Collection documents the Electronic Computer Project, 1950-1957 at the Institute for Advanced Study. The goal of the project was to build a computer that would be a general-purpose postwar tool for various branches of scientific research.
Correspondence, personal notes, articles, drawings, photographs, and published reports documenting the IAS Electronic Computer Project.
The Computer Oral History Collection (1969-1973, 1977), was a cooperative project of the American Federation of Information Processing Societies (AFIPS) and the Smithsonian Institution. This project began in 1967 with the main objective to collect, document, house, and make available for research source material surrounding the development of the computer.
The John Clifford Shaw papers contain reports, research notes, correspondence, memorandum, and diagrams documenting Shaw's development of one of the earliest list processing languages (IPL) and an early interactive, time sharing program, the JOHNNIAC Open Shop System (JOSS). The collection also contains printed material on the RAND Corporation and the evolution of the artificial intelligence and electronic computer industry in the 1950s and 1960s. In addition there is biographical material documenting Shaw's personal interests, family, and academic career.
The papers of painter, muralist, and illustrator John Steuart Curry, and Curry family papers, measure 10.1 linear feet and date from 1848 to 1999. Papers document his career and family history through certificates, correspondence, photographs, clippings, contracts, receipts, inventories, writings, notes, and other materials. The papers contain particularly rich documentation of Curry's period as artist-in-residence at the University of Wisconsin, from 1936 to 1946. Mural projects in Kansas, Washington, DC, and Wisconsin are also documented.
The papers of Belle Krasne Ribicoff measure 1.6 linear feet and date from 1942-circa 2010, with the bulk of the collection dating from 1945-2004. Papers include biographical materials; correspondence with artists, art historians, writers, museum directors, and others; individual files relating to Belle and Irving Ribicoff's art collection and the Friends of Abe Ribicoff's campaign for the United States Senate; artwork; printed material, e.g., clippings, announcements, exhibition catalogues, brochures; and photographs. The collection documents Ribicoff's career as an arts editor, critic, and her involvement in civic and arts organizations for the State of Connecticut.
The records of the Carnegie Institute, Museum of Art measure 265.8 linear feet and date from 1883-1962, with the bulk of the material dating from 1885-1940. The collection includes extensive correspondence between the museum's founding director, John Beatty, and his successor, Homer Saint-Gaudens, with artists, dealers, galleries, collectors, museum directors, representatives abroad, shipping and insurance agents, and museum trustees. The collection also includes Department of Fine Arts interoffice memoranda and reports; loan exhibition files; Carnegie International planning, jury, shipping, and sale records; Department of Fine Arts letterpress copy books, and a copy of the original card catalog index to these records.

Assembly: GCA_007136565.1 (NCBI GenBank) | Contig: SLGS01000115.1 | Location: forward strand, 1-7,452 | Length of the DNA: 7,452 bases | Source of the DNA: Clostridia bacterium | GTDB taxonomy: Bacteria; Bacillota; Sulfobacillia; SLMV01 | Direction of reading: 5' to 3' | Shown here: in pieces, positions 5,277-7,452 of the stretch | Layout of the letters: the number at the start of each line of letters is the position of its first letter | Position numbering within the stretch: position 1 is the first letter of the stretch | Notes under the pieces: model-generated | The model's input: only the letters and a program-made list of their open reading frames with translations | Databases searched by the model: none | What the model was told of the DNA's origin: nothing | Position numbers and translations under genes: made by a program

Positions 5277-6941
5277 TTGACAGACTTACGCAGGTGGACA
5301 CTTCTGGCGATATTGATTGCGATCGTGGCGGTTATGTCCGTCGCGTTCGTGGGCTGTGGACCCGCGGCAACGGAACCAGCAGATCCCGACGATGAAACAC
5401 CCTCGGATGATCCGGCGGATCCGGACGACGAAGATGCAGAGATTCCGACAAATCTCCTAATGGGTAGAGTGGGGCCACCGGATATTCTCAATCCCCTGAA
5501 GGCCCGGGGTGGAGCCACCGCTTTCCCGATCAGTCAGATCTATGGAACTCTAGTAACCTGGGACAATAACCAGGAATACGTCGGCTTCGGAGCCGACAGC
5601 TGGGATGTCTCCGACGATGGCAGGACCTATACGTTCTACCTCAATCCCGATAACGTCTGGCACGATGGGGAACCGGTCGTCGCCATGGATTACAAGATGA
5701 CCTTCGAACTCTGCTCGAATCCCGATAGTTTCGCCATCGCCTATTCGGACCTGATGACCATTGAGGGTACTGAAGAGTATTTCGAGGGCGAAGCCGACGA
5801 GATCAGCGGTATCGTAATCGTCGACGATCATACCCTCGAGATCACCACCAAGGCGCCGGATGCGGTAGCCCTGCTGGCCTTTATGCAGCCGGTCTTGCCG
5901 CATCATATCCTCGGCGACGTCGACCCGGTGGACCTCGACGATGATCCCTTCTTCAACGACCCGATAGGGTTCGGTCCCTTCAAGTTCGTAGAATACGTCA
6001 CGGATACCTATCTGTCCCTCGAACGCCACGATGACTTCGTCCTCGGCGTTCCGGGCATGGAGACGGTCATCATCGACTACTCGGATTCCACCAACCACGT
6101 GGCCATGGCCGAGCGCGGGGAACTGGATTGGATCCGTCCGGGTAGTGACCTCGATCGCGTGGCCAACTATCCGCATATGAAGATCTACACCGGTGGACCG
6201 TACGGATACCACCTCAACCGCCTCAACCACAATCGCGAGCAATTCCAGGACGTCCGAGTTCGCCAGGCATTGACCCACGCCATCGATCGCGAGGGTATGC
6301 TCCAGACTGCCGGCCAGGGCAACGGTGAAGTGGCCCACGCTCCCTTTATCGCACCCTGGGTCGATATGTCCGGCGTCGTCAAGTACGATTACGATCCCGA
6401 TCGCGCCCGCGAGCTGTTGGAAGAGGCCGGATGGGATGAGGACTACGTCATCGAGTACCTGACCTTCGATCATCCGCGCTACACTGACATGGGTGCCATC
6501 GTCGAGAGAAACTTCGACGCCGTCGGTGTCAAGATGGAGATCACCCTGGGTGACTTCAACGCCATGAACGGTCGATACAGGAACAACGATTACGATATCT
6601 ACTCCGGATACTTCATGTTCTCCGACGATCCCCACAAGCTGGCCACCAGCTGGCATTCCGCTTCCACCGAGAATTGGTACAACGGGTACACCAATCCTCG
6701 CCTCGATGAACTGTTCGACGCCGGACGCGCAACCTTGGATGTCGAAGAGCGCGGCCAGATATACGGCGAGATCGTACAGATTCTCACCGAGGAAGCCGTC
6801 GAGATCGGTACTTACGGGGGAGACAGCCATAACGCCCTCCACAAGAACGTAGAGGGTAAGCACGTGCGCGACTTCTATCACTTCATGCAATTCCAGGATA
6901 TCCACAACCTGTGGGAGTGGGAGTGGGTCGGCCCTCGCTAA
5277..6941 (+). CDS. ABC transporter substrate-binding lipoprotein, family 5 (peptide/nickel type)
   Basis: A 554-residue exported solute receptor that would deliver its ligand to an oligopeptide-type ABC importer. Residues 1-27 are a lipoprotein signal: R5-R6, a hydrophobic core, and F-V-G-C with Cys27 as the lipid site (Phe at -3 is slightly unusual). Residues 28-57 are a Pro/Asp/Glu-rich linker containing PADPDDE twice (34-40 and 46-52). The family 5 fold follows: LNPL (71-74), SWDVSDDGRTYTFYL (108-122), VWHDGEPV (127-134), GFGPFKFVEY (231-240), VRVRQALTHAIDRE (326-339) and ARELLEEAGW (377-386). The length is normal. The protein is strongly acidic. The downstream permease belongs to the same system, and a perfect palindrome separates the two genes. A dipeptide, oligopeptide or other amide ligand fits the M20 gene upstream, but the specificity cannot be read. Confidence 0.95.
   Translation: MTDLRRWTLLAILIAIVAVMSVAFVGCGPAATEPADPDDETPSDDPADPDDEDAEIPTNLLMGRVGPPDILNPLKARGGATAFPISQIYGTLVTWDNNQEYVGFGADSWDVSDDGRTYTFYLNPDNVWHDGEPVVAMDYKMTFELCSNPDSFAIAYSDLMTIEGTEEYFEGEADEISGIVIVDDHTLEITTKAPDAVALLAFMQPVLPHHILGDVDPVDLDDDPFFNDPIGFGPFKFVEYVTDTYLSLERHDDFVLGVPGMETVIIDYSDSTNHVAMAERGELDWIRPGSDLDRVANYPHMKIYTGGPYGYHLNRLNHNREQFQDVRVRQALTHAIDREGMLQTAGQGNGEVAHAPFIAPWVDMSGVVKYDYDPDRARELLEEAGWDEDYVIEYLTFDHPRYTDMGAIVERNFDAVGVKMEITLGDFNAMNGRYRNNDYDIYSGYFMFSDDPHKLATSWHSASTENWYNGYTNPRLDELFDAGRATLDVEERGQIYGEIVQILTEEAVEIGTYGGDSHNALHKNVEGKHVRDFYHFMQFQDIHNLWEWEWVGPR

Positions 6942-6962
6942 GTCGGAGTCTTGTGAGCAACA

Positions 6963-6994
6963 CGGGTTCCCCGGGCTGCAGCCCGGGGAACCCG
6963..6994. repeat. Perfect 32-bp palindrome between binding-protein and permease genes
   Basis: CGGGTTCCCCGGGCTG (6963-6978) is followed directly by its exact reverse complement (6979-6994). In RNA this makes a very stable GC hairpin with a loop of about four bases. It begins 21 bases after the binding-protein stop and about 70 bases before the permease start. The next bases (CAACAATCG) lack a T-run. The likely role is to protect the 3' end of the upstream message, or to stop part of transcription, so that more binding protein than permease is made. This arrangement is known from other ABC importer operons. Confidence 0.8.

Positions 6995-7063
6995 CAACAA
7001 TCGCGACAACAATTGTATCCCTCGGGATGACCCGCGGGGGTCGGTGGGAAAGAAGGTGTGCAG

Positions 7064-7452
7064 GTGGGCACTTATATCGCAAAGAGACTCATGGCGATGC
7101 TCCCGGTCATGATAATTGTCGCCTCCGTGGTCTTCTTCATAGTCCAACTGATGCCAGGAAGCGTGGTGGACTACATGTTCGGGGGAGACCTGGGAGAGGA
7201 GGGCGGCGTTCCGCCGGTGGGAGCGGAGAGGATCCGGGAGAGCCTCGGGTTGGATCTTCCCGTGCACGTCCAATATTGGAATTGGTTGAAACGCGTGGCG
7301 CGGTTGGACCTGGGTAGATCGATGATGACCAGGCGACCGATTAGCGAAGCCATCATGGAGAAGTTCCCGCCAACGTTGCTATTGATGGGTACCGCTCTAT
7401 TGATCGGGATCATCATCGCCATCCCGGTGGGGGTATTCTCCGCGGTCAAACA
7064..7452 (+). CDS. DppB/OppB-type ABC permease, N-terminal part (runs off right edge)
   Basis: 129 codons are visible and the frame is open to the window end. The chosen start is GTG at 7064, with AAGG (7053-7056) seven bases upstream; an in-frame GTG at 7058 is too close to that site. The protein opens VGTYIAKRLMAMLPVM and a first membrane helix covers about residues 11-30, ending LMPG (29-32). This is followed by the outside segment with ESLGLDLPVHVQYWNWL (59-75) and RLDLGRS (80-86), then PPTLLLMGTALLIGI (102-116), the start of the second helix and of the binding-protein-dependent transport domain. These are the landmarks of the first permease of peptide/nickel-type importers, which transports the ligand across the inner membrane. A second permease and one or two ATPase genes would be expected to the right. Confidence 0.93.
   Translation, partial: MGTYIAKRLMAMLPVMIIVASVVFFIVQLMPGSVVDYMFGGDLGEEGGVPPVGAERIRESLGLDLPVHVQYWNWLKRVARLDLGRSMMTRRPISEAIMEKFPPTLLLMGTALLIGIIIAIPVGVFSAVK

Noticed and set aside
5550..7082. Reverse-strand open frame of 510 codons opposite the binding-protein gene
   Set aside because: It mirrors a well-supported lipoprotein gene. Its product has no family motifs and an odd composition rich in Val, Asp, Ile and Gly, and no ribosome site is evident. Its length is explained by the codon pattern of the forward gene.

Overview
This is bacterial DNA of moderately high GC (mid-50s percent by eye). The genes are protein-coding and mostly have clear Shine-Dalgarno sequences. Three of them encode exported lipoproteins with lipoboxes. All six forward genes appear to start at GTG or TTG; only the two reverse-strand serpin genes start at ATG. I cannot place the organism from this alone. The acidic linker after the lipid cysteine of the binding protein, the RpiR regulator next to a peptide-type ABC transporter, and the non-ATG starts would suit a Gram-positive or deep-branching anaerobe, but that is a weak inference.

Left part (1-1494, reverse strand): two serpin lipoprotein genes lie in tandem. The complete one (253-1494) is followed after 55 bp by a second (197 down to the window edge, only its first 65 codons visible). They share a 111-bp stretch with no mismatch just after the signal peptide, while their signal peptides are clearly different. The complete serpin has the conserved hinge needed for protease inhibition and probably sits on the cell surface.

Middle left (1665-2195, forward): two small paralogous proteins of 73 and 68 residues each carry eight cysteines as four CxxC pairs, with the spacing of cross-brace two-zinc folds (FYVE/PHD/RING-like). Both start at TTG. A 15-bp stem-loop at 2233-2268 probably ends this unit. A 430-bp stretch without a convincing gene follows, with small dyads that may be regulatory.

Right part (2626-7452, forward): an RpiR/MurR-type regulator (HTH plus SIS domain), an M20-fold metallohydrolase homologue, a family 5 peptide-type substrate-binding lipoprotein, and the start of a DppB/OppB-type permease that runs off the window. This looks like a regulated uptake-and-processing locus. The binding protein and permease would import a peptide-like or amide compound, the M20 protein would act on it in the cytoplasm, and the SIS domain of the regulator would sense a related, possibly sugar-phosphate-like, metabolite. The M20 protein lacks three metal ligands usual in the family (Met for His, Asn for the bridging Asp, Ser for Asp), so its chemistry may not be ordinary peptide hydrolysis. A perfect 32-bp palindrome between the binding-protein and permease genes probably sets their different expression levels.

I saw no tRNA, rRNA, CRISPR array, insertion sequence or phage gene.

The papers of art historican August Jaccaci measure 7.2 linear feet and date from 1889 to 1935, with the bulk of the material dating from 1904 to 1914. The collection documents Jaccaci's work as an art historian, writer, and editor, primarily during the period he researched, compiled, and published his book Noteworthy Paintings in Private American Collections. More than one-half of the collection consists of extensive correspondence to and from many notable artists, collectors, and art historians, including John La Farge, Kenyon Cox, Isabella Stewart Gardner, and Bernard Sickert concerning the research and publication of the book. The papers also house legal files, writings and notes, art collection research files, and photographs of artwork.
The records of the American Federation of Arts (AFA) provide researchers with a complete set of documentation focusing on the founding and history of the organization from its inception through the 1960s. The collection measures 79.8 linear feet, and dates from 1895 through 1993, although the bulk of the material falls between 1909 and 1969. Valuable for its coverage of twentieth-century American art history, the collection also provides researchers with fairly comprehensive documentation of the many exhibitions and programs supported and implemented by the AFA to promote and study contemporary American art, both nationally and abroad.
The papers of modernist painter Ben Benn measure 6.3 linear feet and date from 1906 through 1977, with the bulk of the papers dating from circa 1920 - circa 1970. The collection includes correspondence between Benn and his wife Velida Benn and letters from Oscar Bluemner, Max Weber, Joseph Stella, and other artists. Also found are sketches, sketchbooks, diaries, scrapbooks, personal business records, clippings, photographs, exhibition catalogs, art journals, and auction catalogs. Some of the printed material is quite rare.